High voltage was of interest to early researchers working on the problem of transmission over distance. They knew from elementary electricity principle that the same amount of power could be transferred on a cable by doubling the voltage and halving the current. Due to Joule's Law, they also knew that the power lost from heat in a wire is proportional to the square of the current traveling on it, regardless the voltage, and so by doubling the voltage, the same cable would be capable of transmitting the same amount of power four times the distance.

At the Paris Exposition of 1878, electric arc lighting had been installed along the Avenue de l'Opera and the Place de l'Opera, using electric Yablochkov arc lamps, powered by Zénobe Gramme alternating current dynamos. Yablochkov candles required high voltage, and it was not long before experimenters reported that the arc lamps could be powered on a 14-kilometre (8.7 mi) circuit. Within a decade scores of cities would have lighting systems using a central power plant that provided electricity to multiple customers via electrical transmission lines. These systems were in direct competition with the dominant gaslight utilities of the period.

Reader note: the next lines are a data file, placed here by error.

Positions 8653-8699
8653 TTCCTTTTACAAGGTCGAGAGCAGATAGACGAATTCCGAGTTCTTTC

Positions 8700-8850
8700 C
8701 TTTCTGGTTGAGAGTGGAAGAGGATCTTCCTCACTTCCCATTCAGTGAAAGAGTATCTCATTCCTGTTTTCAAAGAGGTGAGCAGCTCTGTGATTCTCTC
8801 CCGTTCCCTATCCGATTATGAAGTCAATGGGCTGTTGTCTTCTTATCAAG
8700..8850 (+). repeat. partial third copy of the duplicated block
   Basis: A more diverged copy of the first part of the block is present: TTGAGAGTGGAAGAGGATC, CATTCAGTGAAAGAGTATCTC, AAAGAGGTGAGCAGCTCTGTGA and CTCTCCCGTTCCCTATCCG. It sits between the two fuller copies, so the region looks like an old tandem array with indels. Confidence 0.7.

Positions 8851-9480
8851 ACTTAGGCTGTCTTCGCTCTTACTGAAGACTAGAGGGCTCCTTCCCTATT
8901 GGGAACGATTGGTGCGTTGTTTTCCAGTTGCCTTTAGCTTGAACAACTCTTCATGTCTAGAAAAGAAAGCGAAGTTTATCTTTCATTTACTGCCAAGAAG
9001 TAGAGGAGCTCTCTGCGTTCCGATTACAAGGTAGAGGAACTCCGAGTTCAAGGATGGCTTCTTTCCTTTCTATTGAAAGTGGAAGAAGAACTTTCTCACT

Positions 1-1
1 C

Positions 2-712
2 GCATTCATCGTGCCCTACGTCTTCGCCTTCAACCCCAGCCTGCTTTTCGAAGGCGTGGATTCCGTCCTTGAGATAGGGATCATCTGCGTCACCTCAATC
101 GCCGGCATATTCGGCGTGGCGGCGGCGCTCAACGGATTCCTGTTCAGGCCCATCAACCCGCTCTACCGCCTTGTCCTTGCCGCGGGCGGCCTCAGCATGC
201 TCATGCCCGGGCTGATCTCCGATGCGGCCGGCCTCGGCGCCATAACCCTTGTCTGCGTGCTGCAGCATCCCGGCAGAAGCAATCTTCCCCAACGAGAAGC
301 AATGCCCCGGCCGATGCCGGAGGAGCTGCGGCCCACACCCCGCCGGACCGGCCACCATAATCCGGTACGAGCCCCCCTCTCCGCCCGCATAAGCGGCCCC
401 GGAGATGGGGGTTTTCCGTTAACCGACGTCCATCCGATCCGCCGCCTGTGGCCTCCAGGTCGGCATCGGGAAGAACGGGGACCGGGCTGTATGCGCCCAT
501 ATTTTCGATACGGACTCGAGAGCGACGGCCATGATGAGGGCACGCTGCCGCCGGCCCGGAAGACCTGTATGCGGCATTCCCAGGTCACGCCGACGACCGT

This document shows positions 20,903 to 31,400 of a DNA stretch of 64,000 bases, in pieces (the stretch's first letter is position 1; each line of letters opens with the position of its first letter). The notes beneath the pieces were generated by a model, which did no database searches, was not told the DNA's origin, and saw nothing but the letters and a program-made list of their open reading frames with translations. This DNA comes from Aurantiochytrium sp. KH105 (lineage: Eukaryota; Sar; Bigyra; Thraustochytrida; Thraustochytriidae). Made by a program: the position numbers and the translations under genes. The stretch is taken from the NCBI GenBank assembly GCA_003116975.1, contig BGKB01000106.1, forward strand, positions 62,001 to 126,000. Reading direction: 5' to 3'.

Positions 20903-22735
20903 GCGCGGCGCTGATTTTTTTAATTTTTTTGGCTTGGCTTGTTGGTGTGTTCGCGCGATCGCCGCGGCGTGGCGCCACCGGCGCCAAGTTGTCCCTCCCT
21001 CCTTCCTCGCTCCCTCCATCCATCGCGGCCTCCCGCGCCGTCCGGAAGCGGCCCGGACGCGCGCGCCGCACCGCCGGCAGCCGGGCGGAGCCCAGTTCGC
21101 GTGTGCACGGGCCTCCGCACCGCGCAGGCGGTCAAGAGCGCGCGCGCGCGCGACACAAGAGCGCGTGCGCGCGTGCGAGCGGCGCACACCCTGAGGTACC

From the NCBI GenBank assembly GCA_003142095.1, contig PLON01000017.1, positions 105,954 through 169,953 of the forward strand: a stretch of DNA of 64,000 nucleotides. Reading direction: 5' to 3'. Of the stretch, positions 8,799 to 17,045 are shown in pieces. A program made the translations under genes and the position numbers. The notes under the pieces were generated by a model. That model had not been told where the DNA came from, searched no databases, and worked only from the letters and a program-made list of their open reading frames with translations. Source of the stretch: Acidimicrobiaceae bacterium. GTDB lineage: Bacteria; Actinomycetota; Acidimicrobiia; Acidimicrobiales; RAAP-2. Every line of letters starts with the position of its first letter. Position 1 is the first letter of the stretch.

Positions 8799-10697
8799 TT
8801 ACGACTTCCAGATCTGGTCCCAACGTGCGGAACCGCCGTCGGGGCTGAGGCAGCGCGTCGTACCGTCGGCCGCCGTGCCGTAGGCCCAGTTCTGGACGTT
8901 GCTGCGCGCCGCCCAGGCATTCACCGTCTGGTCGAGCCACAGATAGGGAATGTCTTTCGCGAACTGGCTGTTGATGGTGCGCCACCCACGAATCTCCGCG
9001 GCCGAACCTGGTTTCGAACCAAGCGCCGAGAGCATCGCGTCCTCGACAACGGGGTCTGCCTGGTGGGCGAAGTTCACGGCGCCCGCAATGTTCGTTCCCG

The idea of investing in a central plant and a network to deliver energy produced to customers who pay a recurring fee for service was familiar business model for investors: it was identical to the lucrative gaslight business, or the hydraulic and pneumatic power transmission systems. The only difference was the commodity being delivered was electricity, not gas, and the "pipes" used for delivering were more flexible.

The California Electric Company (now PG&E) in San Francisco in 1879 used two direct current generators from Charles Brush's company to supply multiple customers with power for their arc lamps. This San Francisco system was the first case of a utility selling electricity from a central plant to multiple customers via transmission lines. CEC soon opened a second plant with 4 additional generators. Service charges for light from sundown to midnight was $10 per lamp per week.

Grand Rapids Electric Light & Power Company, established in March 1880 by William T. Powers and others, began operation of the world's first commercial central station hydroelectric power plant, Saturday, July 24, 1880, getting power from Wolverine Chair and Furniture Company's water turbine. It operated a 16-light Brush electric dynamo lighting several storefronts in Grand Rapids, Michigan. It is the earliest predecessor of Consumers Energy of Jackson, Michigan.

In December 1880, Brush Electric Company set up a central station to supply a 2-mile (3.2 km) length of Broadway with arc lighting. By the end of 1881, New York, Boston, Philadelphia, Baltimore, Montreal, Buffalo, San Francisco, Cleveland and other cities had Brush arc lamp systems, producing public light well into the 20th century. By 1893 there were 1500 arc lamps illuminating New York streets.